A Healthy Tax on Soft Drinks Could Fund Programs and Lower Consumption

Taxing soda might help cap the alarming rise in consumption.

| Sep 19, 2009

We're drinking so much sugar-sweetened soda that it's become a taxing problem, according to a Health Policy Report published recently in the New England Journal of Medicine. Between 1977 and 2002, Americans doubled their intake of sugary beverages. Unfortunately, that's not good news for anyone but the beverage companies. Although high fructose corn syrup, sucrose, and fruit juice concentrates are naturally derived sweeteners (as opposed to artificial low- or no-calorie sweeteners), this added sugar has been linked to obesity, diabetes, and heart disease.

The policy report cites a number of scientific studies that link sweetened beverages with increases in obesity, diabetes, and heart disease.  For example, a two-year study of middle-school students showed that their risk of obesity increased by 60 percent with every sugar-sweetened beverage they drank per day. In light of escalating healthcare costs (which are passed on to the government when those affected are unable to pay), it seems prudent to take action to stem this rising tide of sugary beverages.

The policy report proposes adding a tax to soft drinks as a way not only to generate funding for healthcare programs, but also to persuade people to cut down their intake of soft drinks-another "sin" tax, so to speak, similar to the taxes on alcohol and tobacco products. "Excise taxes could be levied on producers and wholesalers, and the cost would almost certainly be passed along to retailers, who would then incorporate it into the retail price; thus, consumers would become aware of the cost at the point of making a purchase decision," wrote primary author Kelly Brownell, PhD, from the Rudd Center for Food Policy and Obesity at Yale University. "The reasons to proceed are compelling."

A tax of a penny per ounce of beverage would increase the cost of a 20-ounce soft drink by 15 to 20 percent. According to the authors' estimates, this added cost would cause people to reduce their calorie consumption from sweetened beverages by at least 10 percent, enough to actually lose weight and reduce their health risks. 

Public support for taxes on food and beverages aimed at fighting obesity has already increased, according to the policy report, but opposition remains. Many of the objections to the tax sound familiar, in that they are similar to those used in the past by tobacco companies to oppose cigarette taxes. They include the obvious observation that a tax would not resolve the entire obesity crisis and the fact that a tax would place a greater financial burden on the poor. In response, the authors point out that the poor, who are most affected by illnesses related to unhealthy diets, would actually benefit because they would drink more water, which is both free and healthy. Moreover, the tax revenues would be channeled to programs promoting childhood nutrition, obesity prevention, and healthcare for the uninsured, all boons for people in financial straits.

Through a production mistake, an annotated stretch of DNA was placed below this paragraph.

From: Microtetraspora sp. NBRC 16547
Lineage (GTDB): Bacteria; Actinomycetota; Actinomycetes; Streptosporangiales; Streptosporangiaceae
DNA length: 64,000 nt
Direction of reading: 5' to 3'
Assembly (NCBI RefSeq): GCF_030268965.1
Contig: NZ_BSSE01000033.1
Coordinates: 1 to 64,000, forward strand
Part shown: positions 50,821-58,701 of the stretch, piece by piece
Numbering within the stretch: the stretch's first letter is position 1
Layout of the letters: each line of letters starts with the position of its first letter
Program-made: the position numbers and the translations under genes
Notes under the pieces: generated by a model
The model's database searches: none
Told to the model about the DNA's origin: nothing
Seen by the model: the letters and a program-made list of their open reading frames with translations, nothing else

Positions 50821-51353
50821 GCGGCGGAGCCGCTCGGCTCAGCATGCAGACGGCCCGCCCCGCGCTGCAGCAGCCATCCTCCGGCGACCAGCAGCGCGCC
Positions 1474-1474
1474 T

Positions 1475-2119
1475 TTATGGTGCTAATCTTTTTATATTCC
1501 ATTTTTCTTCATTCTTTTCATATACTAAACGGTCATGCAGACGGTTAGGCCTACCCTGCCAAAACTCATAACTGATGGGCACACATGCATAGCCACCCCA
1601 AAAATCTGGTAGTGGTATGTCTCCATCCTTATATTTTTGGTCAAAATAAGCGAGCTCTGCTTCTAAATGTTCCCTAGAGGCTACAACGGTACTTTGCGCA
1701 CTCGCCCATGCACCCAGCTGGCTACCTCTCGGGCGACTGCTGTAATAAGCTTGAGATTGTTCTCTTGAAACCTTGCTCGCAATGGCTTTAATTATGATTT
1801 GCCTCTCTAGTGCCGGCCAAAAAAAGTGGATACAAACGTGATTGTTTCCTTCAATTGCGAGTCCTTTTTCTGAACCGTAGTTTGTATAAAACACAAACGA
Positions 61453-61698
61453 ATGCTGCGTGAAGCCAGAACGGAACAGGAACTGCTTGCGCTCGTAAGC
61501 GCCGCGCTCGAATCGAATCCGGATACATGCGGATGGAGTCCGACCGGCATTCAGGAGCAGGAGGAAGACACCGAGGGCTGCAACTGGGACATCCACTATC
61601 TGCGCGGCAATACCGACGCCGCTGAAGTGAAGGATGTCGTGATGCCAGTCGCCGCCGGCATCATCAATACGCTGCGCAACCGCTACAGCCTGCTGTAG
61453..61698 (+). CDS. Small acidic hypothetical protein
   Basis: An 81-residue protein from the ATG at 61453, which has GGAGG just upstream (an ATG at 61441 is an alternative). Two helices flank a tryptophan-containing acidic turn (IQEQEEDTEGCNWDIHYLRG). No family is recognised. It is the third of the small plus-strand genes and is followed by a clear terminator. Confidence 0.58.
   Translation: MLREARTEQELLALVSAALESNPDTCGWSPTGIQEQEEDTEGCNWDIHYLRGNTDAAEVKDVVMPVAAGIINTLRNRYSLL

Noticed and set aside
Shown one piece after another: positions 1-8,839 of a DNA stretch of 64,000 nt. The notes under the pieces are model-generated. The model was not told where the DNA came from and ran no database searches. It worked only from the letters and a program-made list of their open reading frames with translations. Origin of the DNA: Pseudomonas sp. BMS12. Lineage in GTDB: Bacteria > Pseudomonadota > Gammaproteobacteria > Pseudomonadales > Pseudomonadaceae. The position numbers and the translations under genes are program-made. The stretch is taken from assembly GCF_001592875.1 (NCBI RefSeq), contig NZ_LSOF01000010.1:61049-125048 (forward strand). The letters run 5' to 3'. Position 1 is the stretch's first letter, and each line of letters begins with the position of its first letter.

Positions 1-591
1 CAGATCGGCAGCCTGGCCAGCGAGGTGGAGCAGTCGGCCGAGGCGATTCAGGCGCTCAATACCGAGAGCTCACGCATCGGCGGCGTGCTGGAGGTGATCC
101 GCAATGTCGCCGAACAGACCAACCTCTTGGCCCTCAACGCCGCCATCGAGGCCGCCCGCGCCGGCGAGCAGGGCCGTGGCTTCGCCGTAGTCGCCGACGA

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Source: New England Journal of Medicine Health Policy Report

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Categories: Beverages, Diabetes, Diabetes, Food, Government & Policy, Health, Losing weight, Pre-Diabetes, Sugar & Sweeteners, Type 2 Issues

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Posted by Anonymous on 19 September 2009

Taxes are already levied on colas. What they want to do, I understand, is increase the taxes on the junk drinks. Fine with me. Are they also upping the taxes on alcohol? Haven't been keeping up.

Posted by Anonymous on 19 September 2009

If I understand this correctly, diet soft drinks would also have the tax levied on them. Which means that those of us who see a diet soft drink as a good alternative to other beverages, that will destroy our glucose control, will not be able to afford to purchase a beverage we use as an aid to our glucose plan... especially the poor.

Why not just stress more recess and exercise for kids in school instead of confining them in their classrooms for recesses, lunch breaks, etc. (because the schools cannot afford the playground supervision anymore.)

No more taxes. The working people, and the unemployed ones, cannot pay their bills as it is.

I'm Susan Wilson from Michigan. I'm unemployed. We've been in debt counseling for a couple of years. There are no jobs in Michigan. We don't want to lose our home because of more taxes. Soft drinks? What's next?

Posted by Anonymous on 19 September 2009